Campers Don't Always Have to Do Own Cooking
Most people know they can keep their vacation costs to a minimum by staying in campgrounds and cooking their own food.
But travelers are also discovering that some campgrounds and RV parks have on-site restaurants whose food is so good it's worth the drive just to eat there, according to a news release.
"The campground industry is clearly evolving when it comes to food service," said Linda Profaizer, president and CEO of the National Association of RV Parks and Campgrounds (ARVC). "Some parks offer coffee and donuts or pancakes in the morning, while others offer basic food service items in the afternoons and evenings, such as hamburgers and hot dogs. But there are a handful of campgrounds and RV parks that are finding great success with their own on-site restaurants, which offer everything from award winning salmon to comfort foods, like biscuits with gravy and baked chicken."
Owners Share Their Stories
One case in point is Kamp Klamath RV Park and Campground in Klamath, Calif. The 33-acre park already has plenty going for it as a vacation destination, being bordered on three sides by the Redwood National Park, plus having one-quarter mile of frontage along the Klamath River.
But Kamp Klamath is also gaining notoriety for the quality of its smoked salmon, which has won seven regional cooking competitions in the past five years, including smoked salmon tasting contests in the annual Yurok Tribe Salmon Festival in Klamath as well as smoked salmon tasting competitions held at the Humboldt County Fair in Ferndale, Calif., and the Jackson County Fair in Central Point, Ore., some 200 miles to the northwest.
"People vector in from all over the world just to taste our salmon," said Kamp Klamath owner Aaron Funk, who opened a 12-seat restaurant in his park last year after initially gaining fame for his smoked salmon, which he slow smokes in the campground over red alder.
Funk's restaurant, the Big Foot Grill, also has a tasty menu, with everything from homemade blackberry pancakes with blackberry syrup to barbecued salmon and chicken as well as several Tex-Mex dishes. Guests can also barbecue their own meats. The restaurant has become so successful that Funk has tripled its capacity this year to accommodate up to 28 guests.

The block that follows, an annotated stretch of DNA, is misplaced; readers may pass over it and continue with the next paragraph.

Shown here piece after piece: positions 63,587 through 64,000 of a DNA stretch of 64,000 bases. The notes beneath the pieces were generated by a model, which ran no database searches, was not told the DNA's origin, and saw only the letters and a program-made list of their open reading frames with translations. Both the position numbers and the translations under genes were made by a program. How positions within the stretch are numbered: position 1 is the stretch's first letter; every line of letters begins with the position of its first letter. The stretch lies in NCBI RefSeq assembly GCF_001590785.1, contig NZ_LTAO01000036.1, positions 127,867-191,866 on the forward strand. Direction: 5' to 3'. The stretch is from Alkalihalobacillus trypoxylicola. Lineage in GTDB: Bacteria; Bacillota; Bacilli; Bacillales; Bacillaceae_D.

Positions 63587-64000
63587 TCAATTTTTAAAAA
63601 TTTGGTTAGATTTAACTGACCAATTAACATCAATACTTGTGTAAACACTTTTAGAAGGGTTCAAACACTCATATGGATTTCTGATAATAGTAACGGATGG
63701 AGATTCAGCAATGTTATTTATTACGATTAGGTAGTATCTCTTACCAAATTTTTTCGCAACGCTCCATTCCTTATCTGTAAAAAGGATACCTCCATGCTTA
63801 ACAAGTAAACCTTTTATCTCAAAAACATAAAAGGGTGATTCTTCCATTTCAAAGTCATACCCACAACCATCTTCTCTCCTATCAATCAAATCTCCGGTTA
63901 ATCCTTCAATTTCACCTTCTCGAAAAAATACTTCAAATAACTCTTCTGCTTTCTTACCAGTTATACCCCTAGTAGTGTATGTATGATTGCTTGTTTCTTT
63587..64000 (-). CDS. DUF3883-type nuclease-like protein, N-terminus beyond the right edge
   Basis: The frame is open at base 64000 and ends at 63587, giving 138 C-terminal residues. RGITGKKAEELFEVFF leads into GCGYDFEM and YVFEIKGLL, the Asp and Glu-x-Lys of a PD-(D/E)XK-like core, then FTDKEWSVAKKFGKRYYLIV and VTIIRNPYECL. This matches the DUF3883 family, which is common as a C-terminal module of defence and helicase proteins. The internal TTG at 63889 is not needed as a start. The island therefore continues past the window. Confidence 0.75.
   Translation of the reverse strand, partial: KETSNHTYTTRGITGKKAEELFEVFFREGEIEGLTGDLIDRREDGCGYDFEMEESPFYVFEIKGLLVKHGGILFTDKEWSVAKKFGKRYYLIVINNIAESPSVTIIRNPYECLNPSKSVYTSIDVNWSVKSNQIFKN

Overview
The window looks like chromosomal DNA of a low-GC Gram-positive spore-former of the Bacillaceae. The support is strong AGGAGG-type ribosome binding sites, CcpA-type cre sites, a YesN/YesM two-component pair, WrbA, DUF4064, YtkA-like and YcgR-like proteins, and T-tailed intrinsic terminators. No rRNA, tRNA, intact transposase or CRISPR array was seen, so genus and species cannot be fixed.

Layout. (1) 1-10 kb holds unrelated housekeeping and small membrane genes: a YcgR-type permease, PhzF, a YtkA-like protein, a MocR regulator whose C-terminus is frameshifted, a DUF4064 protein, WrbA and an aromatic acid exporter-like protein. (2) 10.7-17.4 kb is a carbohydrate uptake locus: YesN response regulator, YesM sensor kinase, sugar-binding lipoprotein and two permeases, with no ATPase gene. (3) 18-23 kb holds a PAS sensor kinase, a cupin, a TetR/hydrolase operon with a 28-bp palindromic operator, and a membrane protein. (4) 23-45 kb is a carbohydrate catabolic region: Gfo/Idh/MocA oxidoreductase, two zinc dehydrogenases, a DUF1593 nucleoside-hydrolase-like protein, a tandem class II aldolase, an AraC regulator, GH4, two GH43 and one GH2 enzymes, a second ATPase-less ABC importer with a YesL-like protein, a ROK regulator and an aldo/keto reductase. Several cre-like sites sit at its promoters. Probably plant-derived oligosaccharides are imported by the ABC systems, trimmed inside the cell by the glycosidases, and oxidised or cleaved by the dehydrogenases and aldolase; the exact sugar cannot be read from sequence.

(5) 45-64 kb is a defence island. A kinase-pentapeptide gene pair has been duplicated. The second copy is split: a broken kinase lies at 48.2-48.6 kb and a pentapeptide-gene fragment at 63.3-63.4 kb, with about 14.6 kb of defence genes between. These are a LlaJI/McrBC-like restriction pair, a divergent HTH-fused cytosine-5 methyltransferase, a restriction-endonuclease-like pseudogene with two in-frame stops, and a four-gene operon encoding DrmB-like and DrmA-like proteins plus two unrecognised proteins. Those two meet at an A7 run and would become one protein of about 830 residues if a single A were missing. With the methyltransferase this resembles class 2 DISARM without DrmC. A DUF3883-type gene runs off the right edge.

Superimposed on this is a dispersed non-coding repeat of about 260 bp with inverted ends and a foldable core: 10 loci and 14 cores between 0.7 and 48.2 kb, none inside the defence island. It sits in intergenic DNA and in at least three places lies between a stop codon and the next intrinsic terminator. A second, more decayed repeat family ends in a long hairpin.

Funk also offers his guests "all you can eat" salmon and chicken bonfire barbecues on Saturdays throughout the summer. "We've had people from Europe, Asia and Australia contact us to make sure their stay at our park when we're having our live music and bonfire barbecues," Funk said.
Bill and Carolyn Strong, owners of Sundermeier RV Park and Conference Center in St. Charles, Mo., have developed a similar following. While travelers often stay at their park because it is located near the starting point of the Lewis and Clark Trail, many also camp there so that they can eat at the park's restaurant, the 92-seat Beef Eaters Restaurant.
"We are famous for our prime rib and our steaks and clam chowder," Carolyn Strong said, adding that the restaurant has had the same chef for the past eight years. "We've even had people from the East Coast taste our clam chowder and say, 'This is better than what we have at home,' " Bill Strong said.
MotorHome magazine named Beef Eaters Restaurant the number one restaurant in RV parks and campgrounds in 2005. Sundermeier RV Park also has the Banquet Center of the Little Hills, which caters wedding receptions, corporate and social events, and has the ability to host visiting bus tours.
Here's a sampling of other special restaurant and food service offerings by campgrounds and RV parks across the country: